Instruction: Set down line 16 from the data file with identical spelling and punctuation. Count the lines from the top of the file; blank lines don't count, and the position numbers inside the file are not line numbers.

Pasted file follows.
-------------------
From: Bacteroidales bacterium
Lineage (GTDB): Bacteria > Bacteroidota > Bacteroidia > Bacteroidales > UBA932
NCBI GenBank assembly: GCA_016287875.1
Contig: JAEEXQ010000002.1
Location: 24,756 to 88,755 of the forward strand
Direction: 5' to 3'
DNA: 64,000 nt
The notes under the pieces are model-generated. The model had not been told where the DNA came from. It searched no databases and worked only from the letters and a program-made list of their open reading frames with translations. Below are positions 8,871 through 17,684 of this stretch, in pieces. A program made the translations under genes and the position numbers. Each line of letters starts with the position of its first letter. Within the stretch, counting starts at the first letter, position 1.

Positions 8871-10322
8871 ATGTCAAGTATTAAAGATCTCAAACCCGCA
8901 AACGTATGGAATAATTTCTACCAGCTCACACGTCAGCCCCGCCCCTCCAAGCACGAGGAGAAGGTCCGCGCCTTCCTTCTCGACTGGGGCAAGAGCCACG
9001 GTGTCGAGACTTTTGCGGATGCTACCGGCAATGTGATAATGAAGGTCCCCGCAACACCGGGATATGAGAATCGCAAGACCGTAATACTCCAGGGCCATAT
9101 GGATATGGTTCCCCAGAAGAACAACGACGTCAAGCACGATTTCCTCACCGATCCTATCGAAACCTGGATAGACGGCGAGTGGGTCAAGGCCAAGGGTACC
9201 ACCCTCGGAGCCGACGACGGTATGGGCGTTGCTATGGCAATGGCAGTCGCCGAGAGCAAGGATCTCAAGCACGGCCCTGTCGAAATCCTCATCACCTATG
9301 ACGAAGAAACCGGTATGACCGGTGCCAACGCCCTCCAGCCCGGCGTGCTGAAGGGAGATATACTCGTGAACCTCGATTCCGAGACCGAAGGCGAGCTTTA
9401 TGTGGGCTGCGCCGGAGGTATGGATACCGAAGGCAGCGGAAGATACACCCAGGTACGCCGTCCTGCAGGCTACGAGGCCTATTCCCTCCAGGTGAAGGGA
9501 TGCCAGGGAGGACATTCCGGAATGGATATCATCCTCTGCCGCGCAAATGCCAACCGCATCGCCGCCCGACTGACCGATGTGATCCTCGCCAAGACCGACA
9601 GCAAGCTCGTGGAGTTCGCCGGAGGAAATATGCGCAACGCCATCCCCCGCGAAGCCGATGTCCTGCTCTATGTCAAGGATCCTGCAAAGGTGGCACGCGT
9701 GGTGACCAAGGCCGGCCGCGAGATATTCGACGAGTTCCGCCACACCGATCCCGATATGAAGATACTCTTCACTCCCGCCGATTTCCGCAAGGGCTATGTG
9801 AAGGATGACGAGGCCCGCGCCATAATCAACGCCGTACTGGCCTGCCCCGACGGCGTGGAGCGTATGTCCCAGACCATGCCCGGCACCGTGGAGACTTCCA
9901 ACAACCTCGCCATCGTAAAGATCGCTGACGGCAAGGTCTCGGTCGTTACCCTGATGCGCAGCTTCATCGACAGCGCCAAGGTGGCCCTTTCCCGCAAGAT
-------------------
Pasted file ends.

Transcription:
9401 TGTGGGCTGCGCCGGAGGTATGGATACCGAAGGCAGCGGAAGATACACCCAGGTACGCCGTCCTGCAGGCTACGAGGCCTATTCCCTCCAGGTGAAGGGA